Severe Malnutrition Added to Short-Term Acute Care PEPPER | Engage Health Solutions

Severe Malnutrition Added to Short-Term Acute Care PEPPER

In the 34th Edition of the User’s Guide for Short-Term Acute Care Program for Evaluating Payment Patterns Electronic Report (PEPPER)(ST PEPPER User’s Guide), the Centers for Medicare and Medicaid Services (CMS) has included a new target area – Severe Malnutrition. Also effective with the Q3FY21 release, CMS is discontinuing the Transient Ischemic Attack target area.

PEPPER is an electronic data report that contains a single hospital’s claims data statistics for Medicare-Severity Diagnosis-Related Groups (MS-DRGs) and discharges at risk for improper payment due to billing, coding, and/or admission necessity issues.

The Short-Term (ST) Acute Care PEPPER (ST PEPPER) is the version of PEPPER designed specifically for short-term acute care hospitals. In ST PEPPER, a hospital is compared to other short-term acute care hospitals in three comparison groups: the nation, Medicare Administrative Contractor (MAC) jurisdictions, and the state in which the hospital operates. These comparisons help a hospital determine whether it differs from other short-term acute care hospitals and is therefore an outlier. The PEPPER was designed to assist the hospital in identifying potential overpayments as well as potential underpayments and is available to hospitals on a quarterly basis.

Each PEPPER contains statistics for the most recent 12 federal fiscal quarters for each area at risk for improper payments (referred to as “target areas”). CMS approves ST PEPPER target areas because they are specifically identified as prone to improper Medicare payments. Historically, many of these target areas were the focus of Office of Inspector General audits, while others were identified through the former Payment Error Prevention Program and Hospital Payment Monitoring Program, which were implemented by state Medicare Quality Improvement Organizations from 1999 through 2008. More recently, the Recovery Audit Contractor (RAC) program has identified additional areas prone to improper payments.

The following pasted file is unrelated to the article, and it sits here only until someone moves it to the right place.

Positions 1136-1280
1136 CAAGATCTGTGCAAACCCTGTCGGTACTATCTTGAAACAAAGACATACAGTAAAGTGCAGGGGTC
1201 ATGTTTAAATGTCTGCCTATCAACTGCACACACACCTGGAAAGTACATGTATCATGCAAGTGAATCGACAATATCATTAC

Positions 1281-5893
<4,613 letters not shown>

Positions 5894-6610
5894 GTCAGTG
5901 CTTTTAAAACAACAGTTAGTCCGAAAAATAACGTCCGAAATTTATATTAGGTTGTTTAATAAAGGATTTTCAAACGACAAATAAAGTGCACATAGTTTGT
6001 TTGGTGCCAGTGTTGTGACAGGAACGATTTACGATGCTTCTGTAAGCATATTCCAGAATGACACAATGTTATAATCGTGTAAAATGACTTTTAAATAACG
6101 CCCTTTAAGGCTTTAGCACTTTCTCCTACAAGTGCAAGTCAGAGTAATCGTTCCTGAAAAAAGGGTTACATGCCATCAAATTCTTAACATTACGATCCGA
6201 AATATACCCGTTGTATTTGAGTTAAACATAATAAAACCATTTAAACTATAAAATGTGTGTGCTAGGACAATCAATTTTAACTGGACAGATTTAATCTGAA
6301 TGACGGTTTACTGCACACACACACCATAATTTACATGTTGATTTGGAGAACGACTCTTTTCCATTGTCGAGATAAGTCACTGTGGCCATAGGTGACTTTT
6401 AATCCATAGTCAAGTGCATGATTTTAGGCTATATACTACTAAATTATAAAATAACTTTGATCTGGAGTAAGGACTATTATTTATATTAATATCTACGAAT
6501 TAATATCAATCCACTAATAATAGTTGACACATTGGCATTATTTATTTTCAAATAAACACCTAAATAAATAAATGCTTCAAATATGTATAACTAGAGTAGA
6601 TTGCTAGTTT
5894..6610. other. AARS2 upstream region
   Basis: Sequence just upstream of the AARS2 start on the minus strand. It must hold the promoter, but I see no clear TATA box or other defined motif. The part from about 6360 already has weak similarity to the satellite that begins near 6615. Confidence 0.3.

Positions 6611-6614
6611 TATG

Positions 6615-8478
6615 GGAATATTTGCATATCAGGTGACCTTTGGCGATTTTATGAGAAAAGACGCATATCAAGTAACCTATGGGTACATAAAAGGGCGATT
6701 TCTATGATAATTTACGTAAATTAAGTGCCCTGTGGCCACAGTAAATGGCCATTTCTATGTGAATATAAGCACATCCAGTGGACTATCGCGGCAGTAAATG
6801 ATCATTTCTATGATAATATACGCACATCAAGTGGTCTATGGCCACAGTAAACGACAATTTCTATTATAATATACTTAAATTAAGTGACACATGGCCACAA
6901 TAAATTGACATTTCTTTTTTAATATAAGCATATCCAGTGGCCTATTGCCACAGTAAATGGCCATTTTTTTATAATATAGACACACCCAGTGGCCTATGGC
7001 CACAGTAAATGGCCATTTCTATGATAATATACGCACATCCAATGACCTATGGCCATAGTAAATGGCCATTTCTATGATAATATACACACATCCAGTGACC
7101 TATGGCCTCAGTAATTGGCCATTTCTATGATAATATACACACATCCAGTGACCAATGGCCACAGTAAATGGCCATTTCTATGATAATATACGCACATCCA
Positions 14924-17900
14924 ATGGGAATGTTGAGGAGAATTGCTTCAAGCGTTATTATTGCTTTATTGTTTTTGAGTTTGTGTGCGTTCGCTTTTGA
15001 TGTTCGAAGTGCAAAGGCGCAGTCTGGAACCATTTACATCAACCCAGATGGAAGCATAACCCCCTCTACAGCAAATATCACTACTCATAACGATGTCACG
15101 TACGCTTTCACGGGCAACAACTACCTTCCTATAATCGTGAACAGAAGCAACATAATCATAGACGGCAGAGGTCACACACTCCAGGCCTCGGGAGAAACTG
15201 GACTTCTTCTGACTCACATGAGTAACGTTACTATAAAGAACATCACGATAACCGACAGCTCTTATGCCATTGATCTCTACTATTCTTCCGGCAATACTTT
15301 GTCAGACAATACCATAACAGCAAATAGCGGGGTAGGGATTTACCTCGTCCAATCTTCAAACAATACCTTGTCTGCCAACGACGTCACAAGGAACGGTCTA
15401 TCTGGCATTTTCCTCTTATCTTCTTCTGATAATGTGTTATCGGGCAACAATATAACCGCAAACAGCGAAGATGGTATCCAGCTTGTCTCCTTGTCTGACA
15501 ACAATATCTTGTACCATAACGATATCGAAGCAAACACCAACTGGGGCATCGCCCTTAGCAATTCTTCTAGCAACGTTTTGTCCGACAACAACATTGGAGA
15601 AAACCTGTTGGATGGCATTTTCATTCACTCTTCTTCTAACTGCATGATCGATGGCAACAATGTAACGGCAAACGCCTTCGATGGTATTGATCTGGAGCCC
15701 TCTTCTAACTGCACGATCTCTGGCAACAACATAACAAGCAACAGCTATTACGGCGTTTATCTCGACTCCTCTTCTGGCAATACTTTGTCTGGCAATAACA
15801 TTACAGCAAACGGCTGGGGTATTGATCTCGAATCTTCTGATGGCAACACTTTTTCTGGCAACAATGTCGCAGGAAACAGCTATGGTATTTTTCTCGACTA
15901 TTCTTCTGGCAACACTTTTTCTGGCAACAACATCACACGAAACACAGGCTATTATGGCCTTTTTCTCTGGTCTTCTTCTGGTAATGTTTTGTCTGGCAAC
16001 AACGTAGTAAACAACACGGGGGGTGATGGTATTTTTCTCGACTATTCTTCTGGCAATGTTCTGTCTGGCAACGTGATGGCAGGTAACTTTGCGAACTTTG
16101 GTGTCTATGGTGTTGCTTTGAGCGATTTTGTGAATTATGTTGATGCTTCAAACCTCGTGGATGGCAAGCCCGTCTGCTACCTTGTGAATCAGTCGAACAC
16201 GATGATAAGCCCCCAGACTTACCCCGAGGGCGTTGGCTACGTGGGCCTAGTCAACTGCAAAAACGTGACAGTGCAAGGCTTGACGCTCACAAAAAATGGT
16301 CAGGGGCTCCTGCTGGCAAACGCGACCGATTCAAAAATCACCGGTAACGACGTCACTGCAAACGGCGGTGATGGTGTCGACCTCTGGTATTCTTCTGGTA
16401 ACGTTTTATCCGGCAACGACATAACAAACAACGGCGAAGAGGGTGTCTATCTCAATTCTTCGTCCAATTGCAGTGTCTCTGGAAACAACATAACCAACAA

The Office of Inspector General (OIG) found widespread miscoding of severe malnutrition in instances where hospitals should have used codes for other forms of malnutrition or no malnutrition diagnosis code at all. Four ICD-10 diagnosis codes, E40, E41, E42, and E43, qualify as an MCC and can raise the payment for a claim if included as a secondary diagnosis.

In general, the target areas are constructed as ratios and expressed as percentages; the numerator represents discharges that have been identified as problematic, and the denominator represents discharges of a larger comparison group. Target areas related to DRG coding generally include in the numerator the DRG(s) that have been identified as prone to DRG coding errors, and the denominator includes these DRGs in addition to the DRGs to which the original DRG is frequently changed. For the new target area, Severe Malnutrition, the numerator is the count of discharges for DRGs assigned on the basis of an MCC with one of the severe malnutrition codes as the only MCC while the denominator is the count of discharges for DRGs assigned on the basis of an MCC when one or more MCCs includes severe malnutrition.

As part of its compliance program, a hospital should conduct regular audits to ensure charges for Medicare services are correctly documented and billed. The PEPPER can help guide hospitals’ auditing and monitoring activities.